It's a major work that has enjoyed very minor exposure in the English-speaking world until now: What the public at large has denied Bernhard -- novelist, poet, playwright and essayist, who died exactly twenty years ago today and whose work is still so relevant -- classical music lovers should try to give back, at least in part.
Bernhard is an old master, a merciless mind and a steadfast critic of his country, Austria, who was promptly accused, in life, of being a "Nestbeschmutzer", someone who likes to soil his own nest. There's so much to remember him by: the astonishing beauty of his language, his honorable commitment to tell uncomfortable truths, his unrelenting bleak view of human nature. But today it's good to quote something that has been written about him and needs to be repeated: that he was morally committed as a writer to always look under the surface, no matter how ugly -- or self-defeating -- that would be.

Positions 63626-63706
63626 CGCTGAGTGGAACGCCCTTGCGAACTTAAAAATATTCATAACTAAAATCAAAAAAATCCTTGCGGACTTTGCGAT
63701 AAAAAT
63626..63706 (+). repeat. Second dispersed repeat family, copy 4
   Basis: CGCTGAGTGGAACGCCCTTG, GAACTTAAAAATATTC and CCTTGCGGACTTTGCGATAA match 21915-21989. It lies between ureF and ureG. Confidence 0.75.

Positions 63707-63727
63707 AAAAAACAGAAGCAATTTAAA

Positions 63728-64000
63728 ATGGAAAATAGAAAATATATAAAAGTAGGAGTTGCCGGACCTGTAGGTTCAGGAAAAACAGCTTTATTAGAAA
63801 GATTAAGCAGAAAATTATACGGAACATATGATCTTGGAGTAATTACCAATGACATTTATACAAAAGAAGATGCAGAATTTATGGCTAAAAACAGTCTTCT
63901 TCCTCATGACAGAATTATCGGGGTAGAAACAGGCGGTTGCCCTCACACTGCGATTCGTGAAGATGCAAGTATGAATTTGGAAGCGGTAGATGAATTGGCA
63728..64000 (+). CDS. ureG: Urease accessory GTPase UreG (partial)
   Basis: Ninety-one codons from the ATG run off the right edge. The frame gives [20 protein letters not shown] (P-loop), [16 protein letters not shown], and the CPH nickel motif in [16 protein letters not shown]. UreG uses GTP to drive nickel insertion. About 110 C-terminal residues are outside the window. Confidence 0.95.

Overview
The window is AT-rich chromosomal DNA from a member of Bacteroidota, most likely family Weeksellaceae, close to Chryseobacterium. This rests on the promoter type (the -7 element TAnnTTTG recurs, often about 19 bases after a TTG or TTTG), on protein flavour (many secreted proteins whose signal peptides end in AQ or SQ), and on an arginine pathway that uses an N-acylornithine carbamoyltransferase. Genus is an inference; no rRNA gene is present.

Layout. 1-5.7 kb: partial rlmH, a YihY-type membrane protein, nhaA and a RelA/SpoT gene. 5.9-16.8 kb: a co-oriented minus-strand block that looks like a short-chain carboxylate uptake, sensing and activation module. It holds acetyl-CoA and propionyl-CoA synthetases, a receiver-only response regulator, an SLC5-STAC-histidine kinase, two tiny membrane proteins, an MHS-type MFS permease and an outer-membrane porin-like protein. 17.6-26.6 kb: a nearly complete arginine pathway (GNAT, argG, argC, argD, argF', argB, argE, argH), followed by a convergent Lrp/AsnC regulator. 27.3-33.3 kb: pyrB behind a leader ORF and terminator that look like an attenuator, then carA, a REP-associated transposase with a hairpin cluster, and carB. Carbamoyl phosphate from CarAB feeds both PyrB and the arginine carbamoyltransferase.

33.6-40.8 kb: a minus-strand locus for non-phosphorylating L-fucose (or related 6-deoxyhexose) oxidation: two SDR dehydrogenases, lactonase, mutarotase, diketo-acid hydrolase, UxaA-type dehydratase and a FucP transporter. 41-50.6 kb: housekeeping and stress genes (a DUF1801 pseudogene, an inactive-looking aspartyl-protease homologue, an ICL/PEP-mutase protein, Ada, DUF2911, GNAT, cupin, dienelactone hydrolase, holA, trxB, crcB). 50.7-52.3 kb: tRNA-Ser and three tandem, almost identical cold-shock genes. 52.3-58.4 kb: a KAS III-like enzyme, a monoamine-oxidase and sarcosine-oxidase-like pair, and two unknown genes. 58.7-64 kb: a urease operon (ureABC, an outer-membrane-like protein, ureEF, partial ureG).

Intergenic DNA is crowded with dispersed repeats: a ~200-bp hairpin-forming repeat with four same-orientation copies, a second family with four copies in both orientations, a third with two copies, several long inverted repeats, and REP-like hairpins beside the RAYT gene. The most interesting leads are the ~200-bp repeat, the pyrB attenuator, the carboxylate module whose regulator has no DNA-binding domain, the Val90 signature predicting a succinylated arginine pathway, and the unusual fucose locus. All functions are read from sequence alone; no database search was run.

"In his autobiography,"Gathering Evidence," Bernhard describes how one
day, out of the blue, he decided not to take his usual route to school,
but to walk in the opposite direction. He ended up in a shabby quarter
of Salzburg he hadn't known existed; it was a neighborhood of the
downtrodden, the ostracized, and the unemployed on the dole. It opened
his eyes to what lurked behind the smug façade. He promptly got a
menial job in a grubby convenience store in a basement and never went
back to school. Walking in the opposite direction would become a
stubborn habit for the rest of his short life."